Jennifer Lovejoy, Arivale Chief Science Officer, PhD
If you’ve ever been focused on improving your health, chances are good you’ve considered the foods you’re eating at work. After all, full-time employees spend upwards of 40 hours per week at their job. But, have you also evaluated the beverages you’re drinking at work? Your choice of workplace drink can add caffeine, sugar, fat, and excess calories to an otherwise healthy diet. Talk about derailing your goals!
Here’s a beverage head-to-head to keep you healthfully hydrated at work.
The Matchup: Coffee vs. Tea
A caffeinated drink in the morning can energize you for the day, but too much caffeine may cause side effects like poor sleep, anxiety, and jitters. Keep your caffeine intake under 400mg per day (roughly four cups of brewed coffee or eight cups of black tea) and potentially less if you experience any of the symptoms listed above1. In addition, some people have genetic variants that may make them more likely to experience side effects of caffeine, including potentially serious ones like high blood pressure2.
Meanwhile, creamer, milk, and sweeteners contribute significant calories, fat, and sugar to your diet, so drink your coffee or tea black, or gradually reduce the additions you’re stirring in.
Hot tip: Herbal tea is caffeine-free and a source of disease-fighting phytochemicals, making it a perfect choice at any time of day.
The winner: Either one! Just make sure you keep your total daily caffeine in check and limit the cream and sugar.
The Matchup: Regular Soda vs. Diet Soda
Loaded with sugar – think 9+ teaspoons in one 12oz can(!) – regular soda isn’t doing your health goals any favors. Regularly drinking regular soda is likely to slow weight-loss progress and contribute to late-afternoon energy crashes.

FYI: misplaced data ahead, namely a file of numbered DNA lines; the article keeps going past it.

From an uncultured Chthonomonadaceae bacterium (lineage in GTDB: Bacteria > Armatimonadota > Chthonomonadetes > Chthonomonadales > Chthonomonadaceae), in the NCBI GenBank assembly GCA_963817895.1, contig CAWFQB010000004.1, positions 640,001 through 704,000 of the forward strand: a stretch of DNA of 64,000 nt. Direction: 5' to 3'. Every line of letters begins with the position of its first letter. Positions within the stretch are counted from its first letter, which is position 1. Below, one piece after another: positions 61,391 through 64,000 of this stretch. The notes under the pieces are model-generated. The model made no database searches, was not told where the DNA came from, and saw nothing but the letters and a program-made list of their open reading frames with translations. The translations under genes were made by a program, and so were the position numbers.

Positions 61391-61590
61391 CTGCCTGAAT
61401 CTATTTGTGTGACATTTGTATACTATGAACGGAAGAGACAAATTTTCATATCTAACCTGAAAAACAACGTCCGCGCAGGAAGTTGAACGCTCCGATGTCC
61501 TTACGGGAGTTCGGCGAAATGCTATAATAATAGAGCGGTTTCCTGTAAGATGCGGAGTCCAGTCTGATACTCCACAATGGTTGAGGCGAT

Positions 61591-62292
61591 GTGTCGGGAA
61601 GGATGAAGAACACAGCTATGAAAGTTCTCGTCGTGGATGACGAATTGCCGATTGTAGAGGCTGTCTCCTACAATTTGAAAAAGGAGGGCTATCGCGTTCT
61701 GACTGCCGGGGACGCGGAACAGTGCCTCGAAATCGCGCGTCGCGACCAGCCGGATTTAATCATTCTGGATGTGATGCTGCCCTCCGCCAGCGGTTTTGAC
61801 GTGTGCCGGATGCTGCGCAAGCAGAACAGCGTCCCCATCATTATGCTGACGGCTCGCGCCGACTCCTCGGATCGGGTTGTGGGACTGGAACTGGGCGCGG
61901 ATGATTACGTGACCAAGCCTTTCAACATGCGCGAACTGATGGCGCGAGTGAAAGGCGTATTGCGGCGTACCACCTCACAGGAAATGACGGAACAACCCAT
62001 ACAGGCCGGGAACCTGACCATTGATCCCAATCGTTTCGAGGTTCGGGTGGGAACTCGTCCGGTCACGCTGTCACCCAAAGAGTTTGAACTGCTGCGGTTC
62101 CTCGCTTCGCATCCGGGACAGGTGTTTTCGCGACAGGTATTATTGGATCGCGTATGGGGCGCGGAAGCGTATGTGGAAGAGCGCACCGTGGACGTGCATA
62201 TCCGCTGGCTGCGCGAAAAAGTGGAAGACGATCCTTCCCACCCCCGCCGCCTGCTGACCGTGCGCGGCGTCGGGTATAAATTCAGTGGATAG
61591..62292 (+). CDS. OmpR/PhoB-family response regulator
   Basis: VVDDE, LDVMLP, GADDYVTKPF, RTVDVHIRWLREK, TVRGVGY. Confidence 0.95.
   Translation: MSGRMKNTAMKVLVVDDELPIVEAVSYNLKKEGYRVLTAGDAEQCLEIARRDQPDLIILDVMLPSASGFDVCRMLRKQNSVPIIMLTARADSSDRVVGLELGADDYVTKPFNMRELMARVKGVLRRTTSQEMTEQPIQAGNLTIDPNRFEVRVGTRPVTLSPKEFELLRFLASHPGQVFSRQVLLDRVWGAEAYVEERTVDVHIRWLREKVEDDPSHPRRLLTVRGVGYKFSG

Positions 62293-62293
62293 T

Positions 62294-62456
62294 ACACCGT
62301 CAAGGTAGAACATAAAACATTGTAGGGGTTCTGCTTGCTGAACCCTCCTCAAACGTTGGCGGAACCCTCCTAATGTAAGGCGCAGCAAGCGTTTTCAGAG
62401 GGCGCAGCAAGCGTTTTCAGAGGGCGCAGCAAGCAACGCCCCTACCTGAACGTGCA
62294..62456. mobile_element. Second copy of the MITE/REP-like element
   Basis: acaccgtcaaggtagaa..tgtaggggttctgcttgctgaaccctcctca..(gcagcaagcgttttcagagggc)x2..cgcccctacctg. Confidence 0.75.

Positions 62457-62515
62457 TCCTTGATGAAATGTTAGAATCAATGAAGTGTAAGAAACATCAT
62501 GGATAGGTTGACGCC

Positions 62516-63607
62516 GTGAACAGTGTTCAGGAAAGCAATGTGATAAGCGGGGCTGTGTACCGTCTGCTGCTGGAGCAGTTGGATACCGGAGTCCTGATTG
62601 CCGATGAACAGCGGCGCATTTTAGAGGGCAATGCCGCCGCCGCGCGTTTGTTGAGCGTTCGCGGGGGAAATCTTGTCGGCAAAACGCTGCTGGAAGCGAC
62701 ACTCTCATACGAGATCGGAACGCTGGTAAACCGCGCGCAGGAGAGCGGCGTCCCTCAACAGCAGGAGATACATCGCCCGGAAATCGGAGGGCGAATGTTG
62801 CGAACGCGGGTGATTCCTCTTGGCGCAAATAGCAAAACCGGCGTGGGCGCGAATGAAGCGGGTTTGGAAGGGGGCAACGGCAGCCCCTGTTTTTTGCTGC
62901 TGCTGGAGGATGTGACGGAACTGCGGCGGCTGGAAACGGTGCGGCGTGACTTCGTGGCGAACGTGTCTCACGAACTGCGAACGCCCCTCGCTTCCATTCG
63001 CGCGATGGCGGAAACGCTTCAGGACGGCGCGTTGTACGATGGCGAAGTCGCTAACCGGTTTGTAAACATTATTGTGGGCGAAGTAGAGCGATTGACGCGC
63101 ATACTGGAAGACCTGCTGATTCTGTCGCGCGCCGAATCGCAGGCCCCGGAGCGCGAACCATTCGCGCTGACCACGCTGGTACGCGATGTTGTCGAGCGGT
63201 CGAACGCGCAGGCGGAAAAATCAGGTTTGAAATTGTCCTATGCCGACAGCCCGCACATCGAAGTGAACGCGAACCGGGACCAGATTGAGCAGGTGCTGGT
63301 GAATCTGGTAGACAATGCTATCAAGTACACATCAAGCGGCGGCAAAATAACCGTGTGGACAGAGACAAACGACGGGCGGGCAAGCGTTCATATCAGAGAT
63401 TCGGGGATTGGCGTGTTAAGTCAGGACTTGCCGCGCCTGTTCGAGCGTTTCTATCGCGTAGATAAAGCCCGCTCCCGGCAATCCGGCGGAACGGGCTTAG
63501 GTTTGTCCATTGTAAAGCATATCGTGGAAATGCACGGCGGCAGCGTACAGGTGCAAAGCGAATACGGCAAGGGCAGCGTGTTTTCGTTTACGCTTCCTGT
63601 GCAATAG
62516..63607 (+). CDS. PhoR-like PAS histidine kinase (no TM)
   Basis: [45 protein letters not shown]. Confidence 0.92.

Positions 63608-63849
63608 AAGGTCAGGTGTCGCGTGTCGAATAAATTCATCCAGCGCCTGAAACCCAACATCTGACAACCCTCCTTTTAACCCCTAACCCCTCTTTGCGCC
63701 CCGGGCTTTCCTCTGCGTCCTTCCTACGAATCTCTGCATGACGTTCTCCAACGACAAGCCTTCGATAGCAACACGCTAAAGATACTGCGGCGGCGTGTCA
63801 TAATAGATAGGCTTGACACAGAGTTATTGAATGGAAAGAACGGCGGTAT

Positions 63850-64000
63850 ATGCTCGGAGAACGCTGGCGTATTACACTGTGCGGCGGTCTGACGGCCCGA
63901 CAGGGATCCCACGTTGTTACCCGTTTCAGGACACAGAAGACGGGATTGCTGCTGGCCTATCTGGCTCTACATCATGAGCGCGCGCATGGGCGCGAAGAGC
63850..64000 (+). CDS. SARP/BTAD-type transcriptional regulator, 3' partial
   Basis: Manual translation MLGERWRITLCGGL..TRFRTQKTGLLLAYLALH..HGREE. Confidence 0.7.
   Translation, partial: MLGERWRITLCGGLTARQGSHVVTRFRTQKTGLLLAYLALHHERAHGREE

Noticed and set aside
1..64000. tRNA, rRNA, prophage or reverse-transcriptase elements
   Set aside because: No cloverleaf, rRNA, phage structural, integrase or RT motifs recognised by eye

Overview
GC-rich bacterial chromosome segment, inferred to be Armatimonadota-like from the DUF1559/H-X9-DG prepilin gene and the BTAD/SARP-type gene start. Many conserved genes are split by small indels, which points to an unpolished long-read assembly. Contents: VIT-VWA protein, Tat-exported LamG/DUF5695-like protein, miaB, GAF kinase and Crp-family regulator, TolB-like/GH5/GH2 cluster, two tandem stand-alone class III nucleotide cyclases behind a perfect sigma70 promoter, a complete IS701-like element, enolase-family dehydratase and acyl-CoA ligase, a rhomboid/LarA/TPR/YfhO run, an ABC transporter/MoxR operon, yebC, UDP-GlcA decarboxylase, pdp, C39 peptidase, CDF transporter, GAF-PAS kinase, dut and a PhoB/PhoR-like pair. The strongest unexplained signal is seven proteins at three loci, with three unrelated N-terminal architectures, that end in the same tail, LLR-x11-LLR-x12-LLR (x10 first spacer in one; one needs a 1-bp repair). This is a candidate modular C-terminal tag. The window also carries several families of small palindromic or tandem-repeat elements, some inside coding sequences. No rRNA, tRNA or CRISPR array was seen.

While diet soda is technically calorie-free, the jury is still out on the impact of artificial sweeteners on your body.
The winner: Neither! But if you truly need a soda fix, a Stevia-sweetened soda may be your best bet.
How Much Fluid Do You Actually Need?
The exact amount depends on a variety of factors unique to you, but a good general rule of thumb is at least 8 cups per day3,4. You’ll need more if you’re pregnant or lactating, exercising, or living in certain climates. If you feel thirsty or your urine is bright yellow, then you likely need more fluid. The silver lining to being well-hydrated: each trip to the bathroom equals more steps on your activity tracker!
The Matchup: Protein Shakes vs. Green Juice
Store-bought protein shakes are an unnecessary expense since most of us get plenty of protein from the food we eat, plus they can be high in calories and sugar or artificial sweeteners.
Green juice may seem like a healthier option, but depending on what you’re juicing, it can contain as much sugar as soda and you miss out on important fiber.
The good news is a homemade smoothie that contains a low-fat liquid and variety of fruits and vegetables can be the best of both worlds. You can even add protein using yogurt, nuts, or tofu. Freeze smoothies ahead of time and take one to work for a mid-day boost of nutrients, fiber, and protein.
The winner: Homemade smoothies!
The Matchup: Water vs. Everything Else
Sparkling or still, water reigns supreme when it comes to your health goals. It’s calorie-free and essential for life. Plus, research shows drinking plenty of water may make your skin more radiant5 and even improve your memory and concentration6.
Pump up the flavor of your water by infusing it with herbs and fruit. Try a combination of mint and watermelon, or cucumber, strawberry, and basil. An infusion water bottle, like this one by Savvy Infusion, can make it easy to keep the flavor going all day.
The winner: Water!
- Mayo Clinic (2017). Caffeine: How much is too much? https://www.mayoclinic.org/healthy-lifestyle/nutrition-and-healthy-eating/in-depth/caffeine/art-20045678
- Palatini P, Ceolotto G, Ragazzo F, Dorigatti F, Saladini F, Papparella I, Mos L, Zanata G, Santonastaso M. (2009) “CYP1A2 genotype modifies the association between coffee intake and the risk of hypertension.” Journal of Hypertension, 2009 Aug;27(8):1594-601.
- Popkin, B. M., D’Anci, K. E., & Rosenberg, I. H. (2010). Water, hydration, and health. Nutrition reviews, 68(8), 439-58. https://www.ncbi.nlm.nih.gov/pmc/articles/PMC2908954/
- Mayo Clinic (2017). Water: How much should you drink every day? https://www.mayoclinic.org/healthy-lifestyle/nutrition-and-healthy-eating/in-depth/water/art-20044256
- “The Benefits of Drinking Water for Your Skin.” University of Wisconsin School of Medicine and Public Health. https://www.uwhealth.org/madison-plastic-surgery/the-benefits-of-drinking-water-for-your-skin/26334
- “Why Your Brain Needs Water.” Psychology Today. Oct. 15, 2010. https://www.psychologytoday.com/us/blog/you-illuminated/201010/why-your-brain-needs-water